Transcriptional regulation of dendritic cell diversity.
- Journal Title
- Frontiers in Immunology
- Publication Type
- Journal Article
- Dendritic cells (DCs) are specialized antigen presenting cells that are exquisitely adapted to sense pathogens and induce the development of adaptive immune responses. They form a complex network of phenotypically and functionally distinct subsets. Within this network, individual DC subsets display highly specific roles in local immunosurveillance, migration, and antigen presentation. This division of labor amongst DCs offers great potential to tune the immune response by harnessing subset-specific attributes of DCs in the clinical setting. Until recently, our understanding of DC subsets has been limited and paralleled by poor clinical translation and efficacy. We have now begun to unravel how different DC subsets develop within a complex multilayered system. These findings open up exciting possibilities for targeted manipulation of DC subsets. Furthermore, ground-breaking developments overcoming a major translational obstacle - identification of similar DC populations in mouse and man - now sets the stage for significant advances in the field. Here we explore the determinants that underpin cellular and transcriptional heterogeneity within the DC network, how these influence DC distribution and localization at steady-state, and the capacity of DCs to present antigens via direct or cross-presentation during pathogen infection.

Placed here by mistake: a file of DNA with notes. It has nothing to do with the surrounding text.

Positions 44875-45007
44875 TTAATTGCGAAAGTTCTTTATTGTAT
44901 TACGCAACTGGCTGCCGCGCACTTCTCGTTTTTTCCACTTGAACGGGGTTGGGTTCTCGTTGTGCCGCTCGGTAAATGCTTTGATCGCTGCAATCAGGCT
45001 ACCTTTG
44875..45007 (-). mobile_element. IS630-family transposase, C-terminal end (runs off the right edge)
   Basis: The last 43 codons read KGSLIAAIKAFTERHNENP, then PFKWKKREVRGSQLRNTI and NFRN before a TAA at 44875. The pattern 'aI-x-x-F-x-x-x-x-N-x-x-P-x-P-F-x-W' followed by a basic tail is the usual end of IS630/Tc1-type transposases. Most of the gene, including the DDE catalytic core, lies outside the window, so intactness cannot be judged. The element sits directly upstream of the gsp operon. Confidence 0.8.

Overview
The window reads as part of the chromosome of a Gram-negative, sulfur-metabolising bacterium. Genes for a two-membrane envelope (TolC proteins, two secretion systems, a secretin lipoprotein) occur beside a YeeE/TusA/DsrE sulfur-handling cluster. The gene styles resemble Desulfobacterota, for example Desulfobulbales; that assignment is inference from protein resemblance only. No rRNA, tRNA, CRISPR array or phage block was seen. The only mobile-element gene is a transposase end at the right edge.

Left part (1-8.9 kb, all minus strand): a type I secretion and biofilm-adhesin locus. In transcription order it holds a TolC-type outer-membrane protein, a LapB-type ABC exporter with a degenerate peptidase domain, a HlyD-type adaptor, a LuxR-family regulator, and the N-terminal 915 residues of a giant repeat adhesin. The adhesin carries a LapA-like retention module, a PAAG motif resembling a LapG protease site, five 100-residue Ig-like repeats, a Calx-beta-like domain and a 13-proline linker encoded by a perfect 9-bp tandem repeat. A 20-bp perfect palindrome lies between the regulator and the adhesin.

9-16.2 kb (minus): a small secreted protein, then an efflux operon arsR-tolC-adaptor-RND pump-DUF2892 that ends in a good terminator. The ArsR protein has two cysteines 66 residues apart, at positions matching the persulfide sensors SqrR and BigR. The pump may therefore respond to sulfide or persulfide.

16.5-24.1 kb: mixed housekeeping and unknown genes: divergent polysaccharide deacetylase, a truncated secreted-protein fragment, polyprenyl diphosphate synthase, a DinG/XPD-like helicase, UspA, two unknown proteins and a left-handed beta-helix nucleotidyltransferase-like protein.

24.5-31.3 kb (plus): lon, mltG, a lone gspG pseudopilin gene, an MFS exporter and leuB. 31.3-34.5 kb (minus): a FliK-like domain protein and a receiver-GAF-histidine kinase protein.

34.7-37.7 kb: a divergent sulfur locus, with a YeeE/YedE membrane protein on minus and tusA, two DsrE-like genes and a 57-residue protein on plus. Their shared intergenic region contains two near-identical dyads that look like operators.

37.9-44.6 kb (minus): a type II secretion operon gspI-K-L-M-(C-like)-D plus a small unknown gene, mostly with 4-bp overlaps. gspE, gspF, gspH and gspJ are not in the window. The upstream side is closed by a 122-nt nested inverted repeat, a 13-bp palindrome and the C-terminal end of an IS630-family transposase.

- Frontiers Media
- dendritic cells ; transcription factors ; differentiation ; immunity
- WEHI Research Division(s)
- Molecular Immunology
- Publisher's Version
- Open Access at Publisher's Site
- Copyright: © 2012 Chopin, Allan and Belz. This is an open-access article distributed under the terms of the Creative Commons Attribution Non Commercial License, which permits non-commercial use, distribution, and reproduction in other forums, provided the original authors and source are credited.
Creation Date: 2012-02-27 12:00:00